Skip to Content, Navigation, or Footer.
The Tufts Daily
Where you read it first | Tuesday, May 28, 2024

Outcry for transparency and divestment

Long before I was a student here, I knew that the Jonathan M. Tisch College of Citizenship and Public Service and the Institute for Global Leadership were two prevalent institutions on the Tufts University campus. The success of these institutions, along with the popularity of the international relations and peace and justice studies majors, convinced me that Tufts played a role in the world of activism. In fact, it was Tufts' reputation for fostering social and political activism that motivated me to apply.

I felt confident that Tufts would help me become a truly active citizen. It hasn't wholly delivered, however; although Tufts has the power to take a stand against issues like the genocide in Sudan, it continues to remain apprehensive about obliging the reasonable and necessary demands of its students.

According to Physicians for Human Rights, over 400,000 people have died since the genocide in Sudan began in 2003; more than 2.5 million people have been displaced and continue to live in fear and instability.

How can our consciousnesses let these numbers go unheeded? How are these statistics not ringing in all of our ears? And, more importantly, how can we, as members of the Tufts community, take a step to change them?

Divestment is a step universities can take to remove their funds from companies that are directly or indirectly financially supporting humanitarian crises, such as the genocide in Sudan or the war in Iraq.

The most prominent example of a successful campaign, especially in the arena of university divestment, was during the era of the South African apartheid. Another effective divestment campaign occurred in 2003 and targeted Talisman Energy, a Canadian oil company that was supporting the Sudanese civil war.

Although skeptics often view divestment as more of a symbolic statement rather than something that will actually end mass murder and rape, divestment is one of the most concrete ways to help end genocide.

According to the Sudan Divestment Task Force, 70 percent of Sudan's foreign investment fuels Khartoum's military expenditures. If individuals, universities, institutions and states cease to invest (directly or indirectly) in oil companies such as PetroChina, it follows that the Sudanese government will feel the monetary impact.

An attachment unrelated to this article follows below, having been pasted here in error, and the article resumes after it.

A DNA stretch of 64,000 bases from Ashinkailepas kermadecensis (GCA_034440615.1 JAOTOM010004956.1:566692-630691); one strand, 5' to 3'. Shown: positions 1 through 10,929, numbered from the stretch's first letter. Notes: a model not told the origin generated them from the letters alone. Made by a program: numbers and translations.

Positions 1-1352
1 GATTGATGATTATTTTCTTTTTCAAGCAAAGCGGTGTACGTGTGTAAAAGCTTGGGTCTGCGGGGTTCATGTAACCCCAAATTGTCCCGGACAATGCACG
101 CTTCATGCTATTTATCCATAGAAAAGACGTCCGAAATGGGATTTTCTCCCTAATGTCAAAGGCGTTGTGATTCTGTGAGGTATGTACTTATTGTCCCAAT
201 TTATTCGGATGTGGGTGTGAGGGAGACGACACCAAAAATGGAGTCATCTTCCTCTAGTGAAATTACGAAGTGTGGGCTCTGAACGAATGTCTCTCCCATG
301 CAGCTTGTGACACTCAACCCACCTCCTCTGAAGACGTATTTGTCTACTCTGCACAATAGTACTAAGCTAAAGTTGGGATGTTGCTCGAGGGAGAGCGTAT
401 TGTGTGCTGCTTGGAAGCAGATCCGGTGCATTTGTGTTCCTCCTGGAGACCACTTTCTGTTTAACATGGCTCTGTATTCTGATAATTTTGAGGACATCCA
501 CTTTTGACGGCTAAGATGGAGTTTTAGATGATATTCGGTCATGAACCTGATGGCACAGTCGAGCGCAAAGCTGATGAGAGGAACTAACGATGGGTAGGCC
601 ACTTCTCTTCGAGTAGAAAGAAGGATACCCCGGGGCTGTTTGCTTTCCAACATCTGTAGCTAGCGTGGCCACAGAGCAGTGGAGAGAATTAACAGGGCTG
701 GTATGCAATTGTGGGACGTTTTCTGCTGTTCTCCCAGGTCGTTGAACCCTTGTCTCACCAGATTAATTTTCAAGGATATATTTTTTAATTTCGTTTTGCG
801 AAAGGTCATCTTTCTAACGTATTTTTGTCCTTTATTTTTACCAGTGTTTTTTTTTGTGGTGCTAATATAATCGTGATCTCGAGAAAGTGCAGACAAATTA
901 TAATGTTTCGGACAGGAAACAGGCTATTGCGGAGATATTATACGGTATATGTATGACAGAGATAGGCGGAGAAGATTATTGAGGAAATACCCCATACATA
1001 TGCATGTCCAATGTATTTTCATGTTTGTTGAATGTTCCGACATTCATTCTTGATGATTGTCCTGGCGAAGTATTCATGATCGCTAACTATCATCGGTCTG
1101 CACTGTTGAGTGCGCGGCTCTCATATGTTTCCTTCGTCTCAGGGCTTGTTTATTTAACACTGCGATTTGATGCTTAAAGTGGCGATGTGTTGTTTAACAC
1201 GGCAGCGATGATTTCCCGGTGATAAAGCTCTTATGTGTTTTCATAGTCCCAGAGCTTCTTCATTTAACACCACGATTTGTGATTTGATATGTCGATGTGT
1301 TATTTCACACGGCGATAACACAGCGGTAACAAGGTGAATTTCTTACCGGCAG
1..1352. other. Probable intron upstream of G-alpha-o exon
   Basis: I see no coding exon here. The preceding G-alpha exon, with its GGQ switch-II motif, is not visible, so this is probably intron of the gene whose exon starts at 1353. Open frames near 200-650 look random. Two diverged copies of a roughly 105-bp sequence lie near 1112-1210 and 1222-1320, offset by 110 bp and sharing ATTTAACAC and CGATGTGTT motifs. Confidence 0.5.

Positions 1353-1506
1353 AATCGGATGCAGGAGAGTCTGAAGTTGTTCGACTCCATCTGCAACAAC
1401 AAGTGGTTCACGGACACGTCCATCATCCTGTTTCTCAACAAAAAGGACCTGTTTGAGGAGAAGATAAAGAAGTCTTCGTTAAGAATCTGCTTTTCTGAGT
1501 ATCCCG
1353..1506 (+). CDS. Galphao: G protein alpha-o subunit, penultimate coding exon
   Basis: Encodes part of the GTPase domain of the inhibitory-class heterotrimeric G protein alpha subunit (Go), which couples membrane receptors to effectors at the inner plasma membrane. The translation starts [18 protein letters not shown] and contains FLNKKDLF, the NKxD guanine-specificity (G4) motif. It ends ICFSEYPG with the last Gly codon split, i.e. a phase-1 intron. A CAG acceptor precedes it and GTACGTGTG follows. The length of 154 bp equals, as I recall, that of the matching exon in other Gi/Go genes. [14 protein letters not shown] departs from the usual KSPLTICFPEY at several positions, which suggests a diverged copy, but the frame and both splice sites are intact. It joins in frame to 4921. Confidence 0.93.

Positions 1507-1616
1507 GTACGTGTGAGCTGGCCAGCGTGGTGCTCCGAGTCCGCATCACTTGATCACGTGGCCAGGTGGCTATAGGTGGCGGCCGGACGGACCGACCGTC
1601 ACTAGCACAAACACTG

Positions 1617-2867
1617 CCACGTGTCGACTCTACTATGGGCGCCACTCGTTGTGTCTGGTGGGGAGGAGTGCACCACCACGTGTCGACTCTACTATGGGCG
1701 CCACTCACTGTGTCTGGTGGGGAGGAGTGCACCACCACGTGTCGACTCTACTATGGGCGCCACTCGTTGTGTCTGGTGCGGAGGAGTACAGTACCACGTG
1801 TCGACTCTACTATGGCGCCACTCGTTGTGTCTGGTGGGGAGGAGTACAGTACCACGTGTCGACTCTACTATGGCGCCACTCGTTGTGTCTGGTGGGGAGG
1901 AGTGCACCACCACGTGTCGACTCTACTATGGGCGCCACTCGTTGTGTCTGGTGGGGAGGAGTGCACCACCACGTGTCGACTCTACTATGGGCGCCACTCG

Each individual's divestment support will influence the practices of other individuals, universities, institutions and states, and large-scale divestment will ultimately be the most successful movement towards stopping the genocide in Sudan.

We cannot indict Tufts for directly funding the genocide in Sudan unless we know where our money is going. Thus, the first step toward socially-responsible investing is simple: transparency of funds.

The next step would be for Tufts to create a committee that would investigate the university's investment practices and examine the investment portfolio. If there is reason to believe that funds are being invested in companies on what the Sudan Divestment Task Force calls the "worst offenders" list, the committee would act accordingly and take the proper steps to divest the funds.

The Tufts Coalition for Endowment Transparency and Democracy will meet with the Board of Trustees to discuss its requests and proposals on Feb. 9, 2007. Hopefully, our outcries combined with those of others around the world will resonate. In truth, I trust that Tufts University will take up the cause of active citizenship on a broad scale and grant us, the Tufts community, our demands for transparency.

Our university promotes the idea of active citizenship and of a moral imperative toward social responsibility, and it encourages its students to promote the same. Transparency, democracy and divestment should not be endeavors that Tufts fears undertaking.

We must remember that we are responsible. We cannot let the words from the Sudan Divestment Task Force be a mockery: "Not on our watch."

While discussing the genocide at a student conference at Harvard on Dec. 3, 2006, Rebecca Hamilton of the Darfur Action Group said, "Things are still worse than they absolutely ever should be for human beings. Our efforts make the situation a little less horrific." If nothing is done - especially in terms of transparency, socially-responsible investing, and divestment - to stop the wretchedness, as Hamilton said, "The scars will remain forever."

Tufts, please listen carefully. Heed the demands of the community. The world needs your help.

Nicole Zeller is a sophomore majoring in Peace and Justice Studies and International Relations.